Loading presentation...

Present Remotely

Send the link below via email or IM


Present to your audience

Start remote presentation

  • Invited audience members will follow you as you navigate and present
  • People invited to a presentation do not need a Prezi account
  • This link expires 10 minutes after you close the presentation
  • A maximum of 30 users can follow your presentation
  • Learn more about this feature in our knowledge base article

Do you really want to delete this prezi?

Neither you, nor the coeditors you shared it with will be able to recover it again.


transatlantic slave trade

A prezi to cover the South Carolina Social Studies Standard on the Slave Trade.

Amy Murray

on 7 July 2011

Comments (0)

Please log in to add your comment.

Report abuse

Transcript of transatlantic slave trade

The African Slave Trade
Slavery is deeply rooted
in history
Ancient Egyptians held slaves.
Romans held slaves
Muslim Traders held slaves.
Once ocean travel had sufficiently advanced,
Europeans simply stepped in and capitalized
on this already established trade.
African societies that had not participated
in the slave trade prior to the European
presence began to do so.
Small African states that lay near the coast served as suppliers to the
Europeans and grew into sizable empires because of their new wealth
and power.
Ashanti and Oyo in West Africa are examples.
They supplied European merchants with slaves
that they obtained through warfare with
neighboring states.
These states did not merely trade slaves to Europeans;
Oyo, for example, used slaves at its capital to staff its
expanding bureaucracy and on plantations to produce
the surplus food needed to support it. The Oyo state
fell in the early 19th century, partly because it had
been disrupted by a slave revolt.
Spanish and Portuguese
begin slave trading in Africa
Europeans were still smuggling slaves
until the American Civil War, even
though the trade was outlawed in 1808.
Labor Shortage
(a feeling of superiority)
65 % Northwest Africa
30% Southwest Africa
5% Eastern Africa
60% the Carribean
35% S. America
5% N. America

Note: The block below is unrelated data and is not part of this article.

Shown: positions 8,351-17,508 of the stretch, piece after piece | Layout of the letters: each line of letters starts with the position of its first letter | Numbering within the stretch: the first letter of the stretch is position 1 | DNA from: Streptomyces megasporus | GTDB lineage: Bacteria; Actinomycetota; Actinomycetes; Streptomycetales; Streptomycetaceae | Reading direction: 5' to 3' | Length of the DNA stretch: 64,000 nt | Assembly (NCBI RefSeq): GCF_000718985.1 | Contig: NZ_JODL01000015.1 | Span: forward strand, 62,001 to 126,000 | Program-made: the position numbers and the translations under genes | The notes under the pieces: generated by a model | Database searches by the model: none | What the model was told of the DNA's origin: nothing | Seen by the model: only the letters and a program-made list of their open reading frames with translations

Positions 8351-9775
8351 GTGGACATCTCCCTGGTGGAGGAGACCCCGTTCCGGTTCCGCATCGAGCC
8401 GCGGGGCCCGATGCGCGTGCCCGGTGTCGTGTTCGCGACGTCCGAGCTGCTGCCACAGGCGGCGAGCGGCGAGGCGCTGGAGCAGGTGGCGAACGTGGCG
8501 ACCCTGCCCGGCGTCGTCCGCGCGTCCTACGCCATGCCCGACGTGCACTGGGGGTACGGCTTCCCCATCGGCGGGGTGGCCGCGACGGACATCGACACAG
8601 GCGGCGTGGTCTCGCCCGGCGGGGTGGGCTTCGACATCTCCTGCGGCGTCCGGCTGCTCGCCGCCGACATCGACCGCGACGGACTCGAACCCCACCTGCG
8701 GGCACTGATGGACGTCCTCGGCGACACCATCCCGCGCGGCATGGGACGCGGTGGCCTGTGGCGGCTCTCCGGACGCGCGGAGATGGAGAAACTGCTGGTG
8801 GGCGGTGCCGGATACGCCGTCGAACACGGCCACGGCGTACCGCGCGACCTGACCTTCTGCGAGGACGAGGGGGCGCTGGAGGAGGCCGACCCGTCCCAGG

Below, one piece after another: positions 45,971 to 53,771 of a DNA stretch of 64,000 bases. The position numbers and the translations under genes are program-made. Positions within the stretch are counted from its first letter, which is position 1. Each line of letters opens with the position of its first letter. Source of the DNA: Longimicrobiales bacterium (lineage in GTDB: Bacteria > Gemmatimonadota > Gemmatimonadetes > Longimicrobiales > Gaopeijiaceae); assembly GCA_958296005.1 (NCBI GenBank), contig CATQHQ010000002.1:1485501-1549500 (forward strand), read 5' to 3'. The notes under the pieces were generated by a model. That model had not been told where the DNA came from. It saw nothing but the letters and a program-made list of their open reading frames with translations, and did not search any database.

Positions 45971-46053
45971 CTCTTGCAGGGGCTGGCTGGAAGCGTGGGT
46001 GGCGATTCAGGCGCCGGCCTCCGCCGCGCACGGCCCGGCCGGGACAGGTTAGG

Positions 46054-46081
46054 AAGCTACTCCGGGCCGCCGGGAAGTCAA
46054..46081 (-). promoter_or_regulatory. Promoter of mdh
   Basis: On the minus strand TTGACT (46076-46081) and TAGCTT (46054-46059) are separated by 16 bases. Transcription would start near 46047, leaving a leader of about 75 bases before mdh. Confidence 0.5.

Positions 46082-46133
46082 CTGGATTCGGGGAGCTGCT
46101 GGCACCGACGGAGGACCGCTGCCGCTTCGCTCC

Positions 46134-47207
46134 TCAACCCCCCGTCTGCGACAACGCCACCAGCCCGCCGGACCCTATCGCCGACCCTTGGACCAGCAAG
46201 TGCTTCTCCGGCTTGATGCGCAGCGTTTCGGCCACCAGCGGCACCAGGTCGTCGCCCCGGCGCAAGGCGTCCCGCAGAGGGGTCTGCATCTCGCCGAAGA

How Many?
Of the 30 million taken from their homes:
10 Million
die During capture phase
10 Million
die During the Middle Passage
10 Million
survive To make it over the ocean to be sold
Phases of the slave trade:
The Middle Passage:
most capured 50-100 miles inland
most tribes had no choice in participation
Slaves thought they would not be slaves for life
slaves did not think their children were a part of it
forts were built to "store" slaves in Africa, awaiting transport
Journey over the Atlantic Ocean
400-500 people in a boat with little air and much disease
"Tight Pack"- higher mortality rate, higher profits
"Loose Pack"- lower mortality, lower profits
"Tight Packed"
"Loose Packed"
Slaves were sent to brutal work camps in the Caribean for 4-5 months.
these were meant to "train" them how to be slaves.
Why Africans?
Americans were desperate for labor.
It would be harder for Africans to run
away: they didn't know the territory
and it was impossible for them to
get home.
Africans were already used to working
at agricultural practices, and were thought
to be more resistant to diseases.
How did slaves fight back?
Open Revolt (rare)
Work slowdowns
Breaking Tools
Poisoning Food
How much did it grow?
1 million in slavery
4 million in slavery
(1/3 southern population)
Why the difference?
The cotton Gin!
Invented in
Made slavery very productive!
faster cleaning of cotton
Higher efficiency meant more money,
so more slaves were needed in order
to grow more cotton.
Full transcript